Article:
Again, it’s important to properly deal with performance issues. You will also have to take precautionary steps to avoid morale issues with your retained workers.

How do I do retain top employees in this strong economy?

Firstly, consider your staff. Historically, many employees who do not have reasons to be loyal to an organization will want to work elsewhere. That’s mainly the workers who bide their time until they can find a job elsewhere.

So it is critical to evaluate what will motivate employees to stay and become high performers. Recognition for good work is appreciated by 70 percent of workers. Remember for best performance, be sure to inspire employees with non-financial rewards.

Therefore, implement the appropriate measures to show your workers you care about their welfare. In addition, I am a big believer in employee development and training programs. If you fail to retain great workers, it will cost you in the long run.

Of course, great employees want to work with great team members. Know where and how to recruit the best employees. Here are advertising tips to attract the best talent.

From the Coach’s Corner, here are related HR tips:

Strategic HR Management for Retaining High Performers — You must build your organizational capabilities if you want to create an environment that will retain high performers. The way to accomplish it is to be committed to strong results with specialized retention initiatives for your talent.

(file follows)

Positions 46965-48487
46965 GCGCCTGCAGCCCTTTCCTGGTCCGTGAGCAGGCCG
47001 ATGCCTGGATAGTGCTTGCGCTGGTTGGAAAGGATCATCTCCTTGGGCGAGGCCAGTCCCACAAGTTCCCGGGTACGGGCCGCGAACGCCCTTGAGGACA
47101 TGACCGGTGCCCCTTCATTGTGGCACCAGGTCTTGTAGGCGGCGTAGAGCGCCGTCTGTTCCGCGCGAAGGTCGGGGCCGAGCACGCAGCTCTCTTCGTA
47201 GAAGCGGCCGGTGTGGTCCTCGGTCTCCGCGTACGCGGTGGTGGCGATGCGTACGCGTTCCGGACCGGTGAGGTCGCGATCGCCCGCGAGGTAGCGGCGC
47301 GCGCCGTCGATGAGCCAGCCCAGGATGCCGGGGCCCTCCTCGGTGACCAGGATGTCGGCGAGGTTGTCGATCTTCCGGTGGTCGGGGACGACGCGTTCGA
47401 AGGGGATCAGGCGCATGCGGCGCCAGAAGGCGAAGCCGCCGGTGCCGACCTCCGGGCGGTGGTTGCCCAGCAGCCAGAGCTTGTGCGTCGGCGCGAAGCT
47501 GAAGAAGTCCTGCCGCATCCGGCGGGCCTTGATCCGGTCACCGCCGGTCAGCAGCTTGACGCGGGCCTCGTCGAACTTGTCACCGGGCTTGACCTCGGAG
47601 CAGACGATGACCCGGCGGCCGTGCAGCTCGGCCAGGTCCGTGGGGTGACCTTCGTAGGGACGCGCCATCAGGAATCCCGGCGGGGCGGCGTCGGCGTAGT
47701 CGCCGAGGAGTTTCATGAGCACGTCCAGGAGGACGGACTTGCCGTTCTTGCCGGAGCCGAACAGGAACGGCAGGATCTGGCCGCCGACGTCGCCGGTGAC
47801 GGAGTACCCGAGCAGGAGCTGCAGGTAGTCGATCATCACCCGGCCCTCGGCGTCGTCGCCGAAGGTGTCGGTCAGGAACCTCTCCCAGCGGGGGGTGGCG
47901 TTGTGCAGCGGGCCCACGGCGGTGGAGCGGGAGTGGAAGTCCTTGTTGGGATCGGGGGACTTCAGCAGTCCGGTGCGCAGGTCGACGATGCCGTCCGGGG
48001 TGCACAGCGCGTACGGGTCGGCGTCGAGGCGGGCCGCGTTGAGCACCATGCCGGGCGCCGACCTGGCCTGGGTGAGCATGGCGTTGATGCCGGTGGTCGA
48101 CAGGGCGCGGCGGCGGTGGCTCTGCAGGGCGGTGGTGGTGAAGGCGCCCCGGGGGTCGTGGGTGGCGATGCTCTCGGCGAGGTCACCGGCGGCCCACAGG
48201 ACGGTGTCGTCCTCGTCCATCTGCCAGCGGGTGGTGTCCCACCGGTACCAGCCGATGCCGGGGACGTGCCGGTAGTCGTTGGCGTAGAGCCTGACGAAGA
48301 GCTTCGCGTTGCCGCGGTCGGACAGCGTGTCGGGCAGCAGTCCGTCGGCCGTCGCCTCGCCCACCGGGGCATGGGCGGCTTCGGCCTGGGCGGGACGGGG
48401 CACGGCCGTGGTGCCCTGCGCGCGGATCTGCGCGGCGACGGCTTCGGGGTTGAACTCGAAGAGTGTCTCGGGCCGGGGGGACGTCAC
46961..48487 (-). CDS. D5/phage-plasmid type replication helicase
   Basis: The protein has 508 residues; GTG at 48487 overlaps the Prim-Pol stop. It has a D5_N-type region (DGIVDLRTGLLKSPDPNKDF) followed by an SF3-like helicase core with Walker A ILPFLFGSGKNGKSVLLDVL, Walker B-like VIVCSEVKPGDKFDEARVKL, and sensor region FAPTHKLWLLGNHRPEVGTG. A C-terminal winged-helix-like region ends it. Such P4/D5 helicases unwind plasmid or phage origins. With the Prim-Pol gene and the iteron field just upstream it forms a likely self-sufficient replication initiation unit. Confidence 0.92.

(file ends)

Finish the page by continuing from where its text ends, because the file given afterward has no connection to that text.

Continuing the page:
Welcoming New Hires the Right Way Enhances Your Culture –What is your plan for welcoming new employees? If you don’t plan well, you risk alienating your new employees, your organization’s culture and ultimately hurting your business performance.

Are You Guilty of Micromanaging? 6 Tips to Stop – Micromanagement is a ramification of ignoring best practices in management. People who micromanage lose maximum efficiency, productivity and teamwork – in other words, optimal profitability.

Productivity: 5 Management Tips to Motivate Your Employees – A major quandary for managers is to bring out the best in their employees. Every manager wants to do it, but it’s not always easy. What’s the reason? Usually, it’s because employees are disengaged – disconnected from their managers and companies. Here’s how to fix it.

Management: How to Help Employees to Grow Professionally – Managers owe it to the organization to help their employees grow professionally, and will benefit from higher employee performance and low turnover.

For Profits, Align Your HR Program with Your Business Strategy – For profits, a successful human-resources management strategy should complement your overall business strategy. Here’s how.

“The problem with people is that they’re only human.”

-Bill Watterson

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Author Terry Corbell has written innumerable online business-enhancement articles, and is a business-performance consultant and profit professional. Click here to see his management services. For a complimentary chat about your business situation or to schedule him as a speaker, consultant or author, please contact Terry.